NBA: Two wrongs
The Governor of Kaduna State, Mr Nasir El-Rufai was expected to be one of the guest speakers at the 60th annual conference of the Nigerian Bar Association (NBA) that ended at the weekend. Rufai is not in any way shy of controversy. He either courts controversy or controversy corners him. At this moment when his state, or part of it, is in turmoil he has been in the eye of a tornado. When the NBA invited him as one of its guest speakers many people, lawyers and non-lawyers alike, thought that the opportunity had come for them to hear from the Governor who, customarily, speaks with harsh candour. We expected to feel the sting and hear the clash of battle between the NBA and its invited guest speaker. But that didn’t happen because a lawyer, Mr. Usani Odum had started a mild protest that grew into a revolt.
His petition against the invitation of Rufai got the endorsement of about 3000 lawyers. The request to disinvite Rufai was addressed to the Chairman of the NBA Technical Committee on Conference Planning, Professor Koyinsola Ajayi. The lawyers listed 10 allegations against Rufai and his son, Bello, who is a Special Adviser to the Kaduna Central Senatorial district, Senator Uba Sani. The complainant-lawyers said that Kaduna State had a “record of 483 persons killed between January and June 2000 which is higher than the reported deaths in the Boko Haram territories of Borno which is 290, Adamawa 37 and Yobe 35.
They also mentioned the alleged disrespect of Governor Rufai to court orders and the rule of law. In summary he was disinvited for two reasons (a) insecurity and (b) alleged rule of law violations. The then outgoing President of the NBA, Mr Paul Usoro, a Senior Advocate, has explained in response to accusations of ethno-religious accusations in the decision, that the National Executive Committee (NEC) of NBA’s “decision had no ethnic or religious colouration or connotation howsoever and whatsoever. In discussing the issue at NEC nobody talked about religion or ethnicity.
As I recall, there were no more than three advocates for retaining the invitation of the NBA to the Governor (not including me) and two of these three gentlemen are from the South of Nigeria. Conversely, some of those who spoke against his attendance share the same faith with Mallam Nasir El-Rufai and some others come from the northern part of Nigeria.” It is clear that the NBA was on the horns of a dilemma. Three thousand of its members wanted the invited guest stopped. If it did not act as they wished these people would have revolted. Then the NBA acted as the 3000 wished and others have revolted.
This was a catch 22 situation, heads you lose, tails you lose. The NBA was obviously between the rock and the hard place. But it would have been better for the Association to err on the side of inclusion rather than exclusion. That would have shown that it is consistent, afterall a few years ago the NBA invited President Muhammadu Buhari to address its forum. Buhari had not solved Nigeria’s security problems then and still hasn’t even now. He did not obey the court’s several orders, including ECOWAS court orders, on Mr Sambo Dasuki and Mr Zakzaky.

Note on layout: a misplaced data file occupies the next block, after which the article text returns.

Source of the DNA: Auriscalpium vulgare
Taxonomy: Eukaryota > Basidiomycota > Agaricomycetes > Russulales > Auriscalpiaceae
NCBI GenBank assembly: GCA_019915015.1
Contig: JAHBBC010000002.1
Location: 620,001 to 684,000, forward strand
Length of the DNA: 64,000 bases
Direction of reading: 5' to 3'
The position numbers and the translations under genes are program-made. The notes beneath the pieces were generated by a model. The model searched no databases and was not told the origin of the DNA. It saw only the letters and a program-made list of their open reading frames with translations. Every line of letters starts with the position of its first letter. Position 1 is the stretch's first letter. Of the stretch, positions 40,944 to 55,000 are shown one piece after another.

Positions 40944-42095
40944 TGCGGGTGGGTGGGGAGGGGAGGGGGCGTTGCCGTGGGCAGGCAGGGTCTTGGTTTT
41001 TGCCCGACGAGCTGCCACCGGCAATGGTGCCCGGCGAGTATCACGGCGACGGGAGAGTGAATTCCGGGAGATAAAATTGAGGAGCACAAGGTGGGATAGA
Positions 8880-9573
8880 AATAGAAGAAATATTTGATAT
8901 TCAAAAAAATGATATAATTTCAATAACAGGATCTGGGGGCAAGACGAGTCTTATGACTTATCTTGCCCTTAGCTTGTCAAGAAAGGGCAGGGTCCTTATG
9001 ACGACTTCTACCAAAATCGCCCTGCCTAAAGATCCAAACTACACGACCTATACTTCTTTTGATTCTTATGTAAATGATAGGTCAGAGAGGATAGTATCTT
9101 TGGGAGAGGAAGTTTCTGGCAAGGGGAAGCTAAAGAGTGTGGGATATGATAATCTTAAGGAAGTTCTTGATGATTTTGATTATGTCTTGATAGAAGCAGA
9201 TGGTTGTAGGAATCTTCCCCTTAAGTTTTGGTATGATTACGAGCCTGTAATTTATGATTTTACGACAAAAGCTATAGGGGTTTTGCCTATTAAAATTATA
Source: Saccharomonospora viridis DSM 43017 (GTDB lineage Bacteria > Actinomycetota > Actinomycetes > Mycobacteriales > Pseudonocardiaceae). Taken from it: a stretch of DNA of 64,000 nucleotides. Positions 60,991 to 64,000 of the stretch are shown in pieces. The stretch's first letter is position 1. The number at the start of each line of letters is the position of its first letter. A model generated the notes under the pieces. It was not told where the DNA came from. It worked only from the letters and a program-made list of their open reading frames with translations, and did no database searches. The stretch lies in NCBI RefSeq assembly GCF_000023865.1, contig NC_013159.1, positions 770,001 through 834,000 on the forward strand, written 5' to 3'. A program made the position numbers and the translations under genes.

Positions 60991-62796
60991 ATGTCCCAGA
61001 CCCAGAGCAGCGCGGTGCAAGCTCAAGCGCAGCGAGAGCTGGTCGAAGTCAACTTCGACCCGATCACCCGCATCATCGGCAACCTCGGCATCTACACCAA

Eventhough people thought it was inappropriate to invite Buhari to come and lecture the NBA on the rule of law which he treated with disdain, I thought it was a wise decision to invite him for three reasons: one, it was an opportunity to hear his thoughts on the subject of rule of law and why his government finds it difficult to obey court orders. He made his views known and the NBA and the public including this columnist, also made their reservations to his position crystal clear. The second reason I think it is better to invite both saints and sinners is that by the way Nigeria is arranged in ethno-religious terms there will never be an agreement or who and who not to invite for such gatherings. There will always be disputes because one man’s saint is another man’s sinner. It is therefore better to go for inclusiveness so as to preserve the unity of the NBA.
The third reason is that the NBA, being one of the custodians of people’s rights, should be in the vanguard for the expansion rather than the contraction of the space for free speech.
That space is being rapidly constricted by a constellation of censors who want free speech punished as hate speech and who shoot law-abiding, peaceful placard carriers and pull into detention for long periods, people who say one or two unkind words about the government, federal, state or local. If an enlightened group like the NBA queues behind those censorship czars then our democracy is in serious trouble.
I share the view of the former Emir of Kano, Mr Muhammadu Sanusi that “by disinviting Rufai the Association has lost an opportunity to interrogate the governor and collectively rub minds to identify areas that need to be addressed for the purpose of governance.” I also think Mr Yusuf Ali, a respected Senior Advocate was on point when he said: “if you say somebody has done something wrong that would have been a good platform to take him up on those allegations or whatever reasons they may have. As the foremost body of lawyers in Nigeria we must develop a system to be able to accommodate all shades of opinion, even if they are not popular. We must run away from the culture of vociferous minority and intolerance.” While the decision to bar Rufai from the Bar conference may have been in intuitive accord with the temporary mood of the moment, it does damage to the credibility of the NBA for its inexplicable and indefensible selectivity.